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    Health board rejects call to ban disposable vapes

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    By John Wimperis, Local Democracy Reporter

    Calls for a local ban on disposable vapes in Bath and North East Somerset have been rejected by a key public health board.

    The Local Government Association raised concerns about the health and environmental impact of disposable vapes in the summer and called for a ban. Disposable vapes contain a lithium battery which can catch fire if not disposed of properly.

    Locally, Bath and North East Somerset councillor Ruth Malloy led the calls for a local ban on disposable vapes, warning a full council meeting on July 20: “Although e-cigarettes were originally developed as an aid to help smokers break the habit, the trend now seems to be that young people and even children are starting to vape without ever having smoked cigarettes.”

    But the call for a complete ban was overwhelmingly rejected by the district’s health and wellbeing board, which draws together local health leaders in organisations across Bath and North East Somerset, on September 26.

    Health protection officer Ruth Sampson warned against mixed messaging, adding that: “We know that vaping is supporting a lot of adult smokers to stop. If we ban disposable vapes, will we see an increase in youth smoking behaviour.”

    But she added: “We can clearly see that they are marketed in a way that’s attractive to children. […] Vapes should only be used by adult smokers wanting to quit.”

    Figures from Action on Smoking and Health show that the vast majority of vape users are smokers or ex-smokers. But the number of young people using them is increasing. In 2023, 20 per cent of 11-17 year olds had used a vape at least once — up from 16 per cent in 2022.

    But it is still mainly young people who smoke that are using them frequently. 88 per cent of 11-17 year olds who do not smoke have also never used a vape, while nine percent have tried them once or twice, and less than one percent use them more than once a week.

    Meanwhile most 11-17 year olds who smoke or used to smoke have used vapes. 36 per cent of smokers in that age range use them more than once a week, along with 26% of ex-smokers.

    Sampson added that Bath and North East Somerset Council commissions a stop smoking service which uses vapes to get people off tobacco. Although it is mainly focussed on reusable vapes, disposable vapes are offered to some vulnerable groups of smokers, such as pregnant women. The council also intends to sign up for the government’s ‘swap to stop’ programme which offers free vape kits to smokers wanting to stop.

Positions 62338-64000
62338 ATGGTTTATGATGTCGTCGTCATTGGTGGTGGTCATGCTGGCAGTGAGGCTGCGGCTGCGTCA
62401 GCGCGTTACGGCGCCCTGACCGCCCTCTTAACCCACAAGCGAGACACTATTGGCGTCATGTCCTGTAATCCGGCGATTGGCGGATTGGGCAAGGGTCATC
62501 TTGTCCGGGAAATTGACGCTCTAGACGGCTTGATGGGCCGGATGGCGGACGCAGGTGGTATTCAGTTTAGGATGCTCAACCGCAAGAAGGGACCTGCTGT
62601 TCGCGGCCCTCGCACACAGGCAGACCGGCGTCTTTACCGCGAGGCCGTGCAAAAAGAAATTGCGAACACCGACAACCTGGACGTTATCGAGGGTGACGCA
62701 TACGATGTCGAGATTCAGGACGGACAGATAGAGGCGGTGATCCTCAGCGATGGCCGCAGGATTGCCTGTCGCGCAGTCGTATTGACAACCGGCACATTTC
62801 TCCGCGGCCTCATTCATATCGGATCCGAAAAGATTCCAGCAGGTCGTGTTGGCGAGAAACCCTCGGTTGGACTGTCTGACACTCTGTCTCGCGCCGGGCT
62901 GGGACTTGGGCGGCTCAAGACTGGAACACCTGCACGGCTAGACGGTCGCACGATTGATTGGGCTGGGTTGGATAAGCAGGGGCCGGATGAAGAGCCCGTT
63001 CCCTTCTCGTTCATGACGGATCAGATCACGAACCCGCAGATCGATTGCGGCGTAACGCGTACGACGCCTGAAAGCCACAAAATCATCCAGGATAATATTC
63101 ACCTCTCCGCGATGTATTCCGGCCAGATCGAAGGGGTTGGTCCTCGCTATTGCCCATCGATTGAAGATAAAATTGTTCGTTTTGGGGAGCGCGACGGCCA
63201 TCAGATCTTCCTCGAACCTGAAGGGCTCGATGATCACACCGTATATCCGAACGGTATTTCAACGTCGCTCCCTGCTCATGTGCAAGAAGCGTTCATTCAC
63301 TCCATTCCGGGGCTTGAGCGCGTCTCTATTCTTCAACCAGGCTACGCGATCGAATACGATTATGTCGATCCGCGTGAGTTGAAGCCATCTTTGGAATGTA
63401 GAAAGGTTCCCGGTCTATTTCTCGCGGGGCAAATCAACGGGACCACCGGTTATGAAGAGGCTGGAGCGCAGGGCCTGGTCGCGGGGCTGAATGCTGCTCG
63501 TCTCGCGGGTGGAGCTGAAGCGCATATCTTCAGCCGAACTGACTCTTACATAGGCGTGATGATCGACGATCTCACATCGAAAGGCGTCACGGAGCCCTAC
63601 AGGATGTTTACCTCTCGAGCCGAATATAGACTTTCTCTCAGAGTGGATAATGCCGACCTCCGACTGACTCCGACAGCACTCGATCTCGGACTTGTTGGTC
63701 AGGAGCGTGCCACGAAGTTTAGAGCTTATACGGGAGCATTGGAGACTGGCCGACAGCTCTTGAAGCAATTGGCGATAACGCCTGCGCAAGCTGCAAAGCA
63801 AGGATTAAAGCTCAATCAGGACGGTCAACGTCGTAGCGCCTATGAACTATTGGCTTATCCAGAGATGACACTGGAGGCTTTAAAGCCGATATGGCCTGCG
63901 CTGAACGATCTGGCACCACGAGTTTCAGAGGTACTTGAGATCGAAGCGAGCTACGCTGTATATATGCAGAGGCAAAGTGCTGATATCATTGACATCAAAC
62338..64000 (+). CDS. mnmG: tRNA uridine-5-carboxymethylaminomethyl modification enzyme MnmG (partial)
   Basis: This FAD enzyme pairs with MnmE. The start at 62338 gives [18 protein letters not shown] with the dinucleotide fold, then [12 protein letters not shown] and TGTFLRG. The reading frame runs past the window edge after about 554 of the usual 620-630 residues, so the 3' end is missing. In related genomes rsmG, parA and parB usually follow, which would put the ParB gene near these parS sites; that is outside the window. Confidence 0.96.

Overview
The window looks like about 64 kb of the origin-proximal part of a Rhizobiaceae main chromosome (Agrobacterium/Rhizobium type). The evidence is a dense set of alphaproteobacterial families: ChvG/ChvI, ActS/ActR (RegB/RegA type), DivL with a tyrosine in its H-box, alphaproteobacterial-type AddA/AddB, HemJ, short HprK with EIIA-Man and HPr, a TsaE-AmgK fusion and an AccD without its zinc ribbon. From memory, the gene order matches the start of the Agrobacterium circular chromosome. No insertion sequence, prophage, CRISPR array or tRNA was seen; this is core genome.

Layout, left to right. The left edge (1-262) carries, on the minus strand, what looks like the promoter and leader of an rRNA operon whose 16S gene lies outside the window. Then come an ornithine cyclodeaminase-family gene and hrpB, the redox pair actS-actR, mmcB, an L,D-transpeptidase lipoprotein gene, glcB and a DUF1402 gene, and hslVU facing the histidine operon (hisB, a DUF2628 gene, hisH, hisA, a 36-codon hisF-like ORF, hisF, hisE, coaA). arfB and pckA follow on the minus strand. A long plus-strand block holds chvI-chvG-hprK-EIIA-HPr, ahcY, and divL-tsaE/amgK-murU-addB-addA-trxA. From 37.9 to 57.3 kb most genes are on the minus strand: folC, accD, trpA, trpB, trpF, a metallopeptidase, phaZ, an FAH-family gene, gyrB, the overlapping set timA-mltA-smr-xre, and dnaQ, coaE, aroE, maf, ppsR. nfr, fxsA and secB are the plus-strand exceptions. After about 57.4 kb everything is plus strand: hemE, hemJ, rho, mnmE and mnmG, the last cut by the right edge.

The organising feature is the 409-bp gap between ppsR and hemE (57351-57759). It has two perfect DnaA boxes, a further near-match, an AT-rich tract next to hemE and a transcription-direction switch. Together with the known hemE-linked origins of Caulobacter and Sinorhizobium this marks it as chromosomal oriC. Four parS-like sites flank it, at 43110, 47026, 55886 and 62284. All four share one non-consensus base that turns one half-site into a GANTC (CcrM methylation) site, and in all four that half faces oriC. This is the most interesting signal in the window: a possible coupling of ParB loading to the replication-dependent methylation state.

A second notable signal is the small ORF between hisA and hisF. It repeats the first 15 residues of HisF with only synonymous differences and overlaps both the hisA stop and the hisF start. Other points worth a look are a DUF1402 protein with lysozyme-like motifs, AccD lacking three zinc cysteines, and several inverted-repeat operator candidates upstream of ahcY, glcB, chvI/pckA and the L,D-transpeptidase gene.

Alison Born, the council’s cabinet member for adult services, said: “I have got lots of concerns about disposable vapes and the fact that so many young people are using them.” Commenting on stop smoking services, she said: “They were set up to stop people smoking. It feels as if they are encouraging people to get their nicotine another way.”

    Sampson insisted that vapes only contained “clean” nicotine without the additional harmful substances in tobacco products, and that they were only offered for a set amount of time to help people transition from smoking.

    At an informal ‘show of hands’ to test the board’s mood, only two of the almost 20 board members present supported a complete ban. Chair Paul May said: “I think that what we will do as a board is we will keep this under review, but it is something that is a major social issue.”

    Speaking after the board meeting, Malloy said: “I’m grateful that the conversation will continue.” Although she added that she was a “bit disappointed” with the vote.

    She added that she thought the approach to vapes taken in New Zealand was a good “middle way.” In New Zealand, vapes are required to have removable or recycle batteries; sale is restricted near schools and community meeting places; and there are restrictions on flavour labelling.

    “Liberals never want to ban anything in principle. At the same time, I think its actually protecting, first of all, young people’s health — I worry about the ones that have never smoked. And then the environment,” Malloy said.

    (Local Democracy Reporting Service)

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